‘it is best described as placing limits upon the range of options open to an actor, or plurality of actors, in a given circumstance’ (1995a: 176–7; emphasis in original). Giddens goes on to talk of the capitalist labour market, where the propertyless worker has to sell his/her labour power. This is described as the agent’s ‘only one feasible option’ (1995a: 177). Giddens then notes that ‘[a]ll structural properties of social systems have a similar ‘‘objectivity’’ vis-a`-vis the individual agent [. . . although] the feasible options open to agents may be greater than in the labour contract example’ (1995a: 177). Concern that all the emphasis is upon constraint leads Giddens to state that there are enablements as well. However, his example is of workers being enabled to get a living from having to enter the labour contract on the terms of the capitalist. What this means, as Thompson argues, is that there has been a move from deﬁning agency in terms of the power to make a change, to deﬁning agency in terms of ‘feasible options’, meaning recognition of lack of choice (1991: 73–4). Instead of being able to ‘make a diﬀerence’ the agent has only one option – or one feasible option – which is, in eﬀect, the same as having no options (Thompson 1991: 73). One has to accept that one has no real choice. Consequently the concept of agency is, for ‘practical purposes’, irrelevant (Thompson 1991: 74). Thus Thompson argues that ‘Giddens manages to preserve the complementary between structure and agency only by deﬁning agency in such a way that any individual in any situation could not be an agent’ (1991: 74; emphasis in original). In a reply to this, Giddens argues that what constitutes a feasible option will change if agents’ ‘wants’ and ‘motivations’ change, and that potential new courses of action may emerge as a result (1991b: 259). This is not a satisfactory rejoinder, though, because in addition to the psychologistic reductionism it entails, conﬂating the outcome of agency with dispositions, it redeﬁnes ‘feasible options’ as any option, by failing to admit that the objective constraints of a situation will limit the realistic courses of action. One may avoid the constraints of the labour market and the ‘rat race’ by becoming a New Age traveller, which is an option if one’s wants and motivations adapt to this, but it is not a feasible option for most people. To maintain the meaning of feasible options, we have to realise that realistic options are embedded into contexts which may severely limit the freedom of an individual. Recognition of such objective constraints would mean a subject–object dualism for Giddens, though, because social reality would be an external constraint upon freedom of choice and action. The discussion of structural constraint therefore entails the structuralist sociological logic of immediacy, because one would be dealing with an objective structure that was conceptualised as a determining factor upon agency.
What is the purpose of structuration theory? Or, what is the link between ontology and methodology? For Giddens a social ontology is required to inform a critical attitude towards previous research, and to guide on-going research. On the point about read-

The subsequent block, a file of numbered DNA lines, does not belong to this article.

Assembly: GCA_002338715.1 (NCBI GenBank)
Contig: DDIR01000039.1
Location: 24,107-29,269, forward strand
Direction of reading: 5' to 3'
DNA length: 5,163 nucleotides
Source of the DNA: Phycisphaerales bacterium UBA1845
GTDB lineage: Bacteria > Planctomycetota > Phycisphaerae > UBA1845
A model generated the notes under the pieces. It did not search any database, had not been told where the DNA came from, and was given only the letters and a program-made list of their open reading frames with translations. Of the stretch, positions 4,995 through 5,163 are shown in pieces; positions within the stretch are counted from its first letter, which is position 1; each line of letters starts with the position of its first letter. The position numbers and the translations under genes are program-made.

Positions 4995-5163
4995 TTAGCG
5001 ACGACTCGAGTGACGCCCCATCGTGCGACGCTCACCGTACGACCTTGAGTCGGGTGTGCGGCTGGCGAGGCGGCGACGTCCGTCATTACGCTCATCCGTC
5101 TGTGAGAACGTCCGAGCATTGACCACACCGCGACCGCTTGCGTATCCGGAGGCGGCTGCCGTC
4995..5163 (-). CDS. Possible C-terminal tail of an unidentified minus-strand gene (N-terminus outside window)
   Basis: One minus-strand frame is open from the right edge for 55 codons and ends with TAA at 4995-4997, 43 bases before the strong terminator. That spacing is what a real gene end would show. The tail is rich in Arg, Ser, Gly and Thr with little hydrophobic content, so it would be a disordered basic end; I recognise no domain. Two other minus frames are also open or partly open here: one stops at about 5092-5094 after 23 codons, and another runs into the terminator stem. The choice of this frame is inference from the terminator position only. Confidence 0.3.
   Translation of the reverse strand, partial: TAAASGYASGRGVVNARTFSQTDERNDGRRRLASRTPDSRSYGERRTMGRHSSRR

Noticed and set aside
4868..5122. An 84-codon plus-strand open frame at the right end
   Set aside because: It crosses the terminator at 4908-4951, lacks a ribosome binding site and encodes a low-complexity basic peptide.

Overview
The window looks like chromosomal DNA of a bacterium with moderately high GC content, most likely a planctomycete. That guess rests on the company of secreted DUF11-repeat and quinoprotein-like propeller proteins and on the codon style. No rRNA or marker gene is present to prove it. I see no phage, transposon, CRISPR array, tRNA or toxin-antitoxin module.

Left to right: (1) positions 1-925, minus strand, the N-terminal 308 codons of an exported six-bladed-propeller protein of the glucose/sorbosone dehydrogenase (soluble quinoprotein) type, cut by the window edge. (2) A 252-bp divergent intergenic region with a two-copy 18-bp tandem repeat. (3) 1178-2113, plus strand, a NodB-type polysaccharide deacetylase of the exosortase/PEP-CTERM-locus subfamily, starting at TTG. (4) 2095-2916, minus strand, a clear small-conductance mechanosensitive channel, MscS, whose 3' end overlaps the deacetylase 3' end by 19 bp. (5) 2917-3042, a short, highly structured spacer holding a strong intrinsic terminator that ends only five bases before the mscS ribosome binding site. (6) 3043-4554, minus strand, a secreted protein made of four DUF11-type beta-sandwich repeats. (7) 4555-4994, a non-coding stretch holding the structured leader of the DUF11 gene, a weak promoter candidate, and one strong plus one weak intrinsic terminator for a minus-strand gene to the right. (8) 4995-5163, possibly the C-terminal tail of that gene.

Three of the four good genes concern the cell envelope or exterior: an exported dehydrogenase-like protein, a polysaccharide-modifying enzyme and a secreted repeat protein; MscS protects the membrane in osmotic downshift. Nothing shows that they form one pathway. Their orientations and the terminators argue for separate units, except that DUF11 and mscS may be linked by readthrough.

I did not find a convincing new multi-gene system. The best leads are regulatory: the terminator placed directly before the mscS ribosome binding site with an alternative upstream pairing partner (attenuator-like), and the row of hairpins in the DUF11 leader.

ing previous research, Giddens reads selected parts of his ontology into several pieces of completed research. One of the pieces of research chosen is Willis’s study of working-class school boys, whilst another discussion is about a study of how the City of London came to economic prominence (1995a: 281–354). In Willis’s (1977) study, the working-class boys are not simply deviant, but are knowledgeable social agents. These agents realise that formal schooling will make little diﬀerence to their life chances, and they draw upon the macho culture inherited from their fathers to distance themselves from the school culture, and to adopt a ‘tough’ attitude, appropriate to their future working environments. The unwitting outcome of this is that their rebellious attitude ends up making them accept dead-end jobs with no chance of career progression. Giddens uses this study as an example of the analysis of strategic conduct, with ‘institutional’ concerns being bracketed oﬀ. He agrees with Willis’s study, dismissing a functionalist interpretation of the boys’ conduct in terms of ‘imperfect socialisation’, to say that the boys – or the ‘lads’ – are knowledgeable social agents who are engaged in rule-following practices. The unintended consequence of the lads following a rebellious macho way of going on, though, is to reproduce the institutional relations of the capitalist labour market. The problem here is not that Giddens distorts Willis’s work, but that he does not add anything to it. All Giddens has done, basically, is to redescribe certain aspects of Willis’s study in new language. For Willis’s ‘counterculture’ we now have Giddens’ ‘knowledgeable agents’ engaged in ‘rulefollowing practices’, and whereas Willis talks of the oppositional culture reproducing capitalism, Giddens talks of unintended consequences, and the activities of knowledgeable social agents reproducing the ‘structural properties’ of ‘social systems’, which are ‘embedded in spans of time-space’. This may redescribe Willis’s study, but it does not challenge or reinterpret Willis. Indeed, we may apply Ockham’s razor and remove the supplementary layer of (structuration theory) concepts, as they add nothing to the understanding of the original work. As Giddens’ concepts are just supplementary rather than complementary, they may be removed because the supplement merely replicates the main body of research. Against the charge of redundancy we can note that Giddens states that reading (some of) his ontology into completed research will allow for ‘various quite basic criticisms and emendations to be made to the research work analysed’ (1995a: 326). However, apart from the fact that Giddens does not criticise or emend Willis’s work, we can note that Giddens’ ontology is not speciﬁc enough to be used in such a way. Taken at ‘face value’ we get the problem that the concepts are truistic, unfalsiﬁable and circular. Or, as Baert puts it, ‘Giddens on the whole abstains from providing bold conjectures – quite a few of the basic statements actually verge on the tautological. [. . .] Many aspects of Giddens’s carefully worked-out theory are simply immune to refutation, being as self-evident as logical formulae’ (1998: 108–9). These points apply to the notion that for agents to act, agents must be knowledge-